Bonsai is one of the more beautiful results of man’s attempts to curb nature. He got these greens in house and man is been here to add beauty and that touch of green.Here we show you how to make the most of these tiny trees.
The art of creating miniature indoor trees began over two thousand years ago in China. Now known as bonsai, this term derived from the Chinese word pen’jing, meaning “a tree or shrub planted in a shallow dish or tray”. In the 12th century, the Japanese put their own slant on the tradition by growing the trees outdoors. Bonsai’s are so easy to maintain and add up to interiors of any house easily. However, they do need regular attention and care, so make sure you’ve got the time to look after them properly to avoid disappointment later on. regular watering to your bonsai is needed to stop its leaves turning yellow. And in case if you find any leaves turning yellow just flick these leaves off – don’t pull them in case you damage any buds. This is to be expected as it gets used to its new location watering Bonsai should be watered by immersion. Submerge the pot in water for five minutes or so, then allow it to drain. Do this daily in the summer, and every other day through the rest of the year. Compost should be moist to the touch at all times; don’t let it dry out. Stand the pot in a tray of moist gravel.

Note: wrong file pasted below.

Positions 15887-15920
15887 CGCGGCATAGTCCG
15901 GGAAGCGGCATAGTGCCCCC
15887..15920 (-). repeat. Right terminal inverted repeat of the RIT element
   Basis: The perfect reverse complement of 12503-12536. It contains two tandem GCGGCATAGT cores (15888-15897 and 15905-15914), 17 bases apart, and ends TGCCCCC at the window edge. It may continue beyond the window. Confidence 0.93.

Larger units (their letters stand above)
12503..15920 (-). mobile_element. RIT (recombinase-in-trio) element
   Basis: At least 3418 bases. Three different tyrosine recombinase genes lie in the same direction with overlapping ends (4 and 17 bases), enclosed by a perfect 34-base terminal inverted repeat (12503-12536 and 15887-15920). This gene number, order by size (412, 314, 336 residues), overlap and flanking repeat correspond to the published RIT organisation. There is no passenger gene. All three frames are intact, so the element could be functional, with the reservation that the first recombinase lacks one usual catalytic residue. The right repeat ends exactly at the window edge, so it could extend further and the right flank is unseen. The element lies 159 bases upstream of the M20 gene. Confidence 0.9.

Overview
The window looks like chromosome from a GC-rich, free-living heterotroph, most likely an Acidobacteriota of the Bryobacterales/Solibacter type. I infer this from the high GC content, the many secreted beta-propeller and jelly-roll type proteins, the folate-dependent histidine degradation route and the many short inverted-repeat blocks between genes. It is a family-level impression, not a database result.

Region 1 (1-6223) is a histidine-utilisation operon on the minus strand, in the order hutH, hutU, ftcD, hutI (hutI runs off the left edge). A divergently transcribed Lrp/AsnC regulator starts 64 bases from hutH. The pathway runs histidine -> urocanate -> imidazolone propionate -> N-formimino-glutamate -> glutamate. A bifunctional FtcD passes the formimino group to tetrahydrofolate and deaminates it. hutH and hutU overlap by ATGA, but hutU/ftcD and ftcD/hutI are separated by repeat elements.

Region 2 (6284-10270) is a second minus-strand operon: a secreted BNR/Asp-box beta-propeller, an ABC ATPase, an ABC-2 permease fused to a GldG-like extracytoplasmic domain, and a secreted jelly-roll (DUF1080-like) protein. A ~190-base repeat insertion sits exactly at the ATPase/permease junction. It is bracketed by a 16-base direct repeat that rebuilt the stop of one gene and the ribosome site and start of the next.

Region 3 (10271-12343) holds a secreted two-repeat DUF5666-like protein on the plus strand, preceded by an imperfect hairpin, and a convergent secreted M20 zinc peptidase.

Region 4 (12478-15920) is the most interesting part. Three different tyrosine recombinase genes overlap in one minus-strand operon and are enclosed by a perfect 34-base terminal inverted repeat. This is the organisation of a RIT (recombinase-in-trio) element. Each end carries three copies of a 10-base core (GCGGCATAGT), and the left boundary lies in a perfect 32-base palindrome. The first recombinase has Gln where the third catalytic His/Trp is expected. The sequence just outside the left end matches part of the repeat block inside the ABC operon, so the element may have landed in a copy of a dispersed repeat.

Think carefully before deciding where to stand your bonsai. It will need lots of light but should be kept out of the midday sun. The temperature should be warm, so avoid windowsills, where conditions can fluctuate. If your chosen location has only once source of light, remember to regularly turn your tree to ensure balanced growth. Rethink the location if your tree starts to lose its leaves.
Bonsai trees like lots of food, so give your bonsai its food every two weeks in the summer, and once a month in winter. Use either a specially formulated bonsai food or phostrogen tomato feed, and apply only after you’ve watered your plant. Take care to follow instructions, overfeeding can lead to scorched leaves.
Use the tree’s original shape as your pattern for pruning. Simply cut off the long shoots to maintain its look. You’ll need to do this throughout the year, particularly in the summer when the tree does most of its growing.
Repotting : Make sure you repot your bonsai every two or three years, preferably in the spring. Trim away a small amount of the root, and replace the old soil.
Brown, crinkly leaves – this indicates that you’ve not been watering your plant on regular basis or the water wasn’t sufficient enough. Let these leaves fall of their own accord, and follow the watering instructions above.
Yellow leaves – suggests you’ve been over watering your tree. Follow the watering instructions above.glossy or sticky leaves – possible aphid infestation. Take the plant outside and spray the underneath of its leaves with a proprietary insecticide. Or spray every three days with a weak solution of washing up liquid and water, a maximum of three times. NB. If your tree is affected in any of these ways, stop feeding it until new growth appears.BLOG COMMENTS POWERED BY DISQUS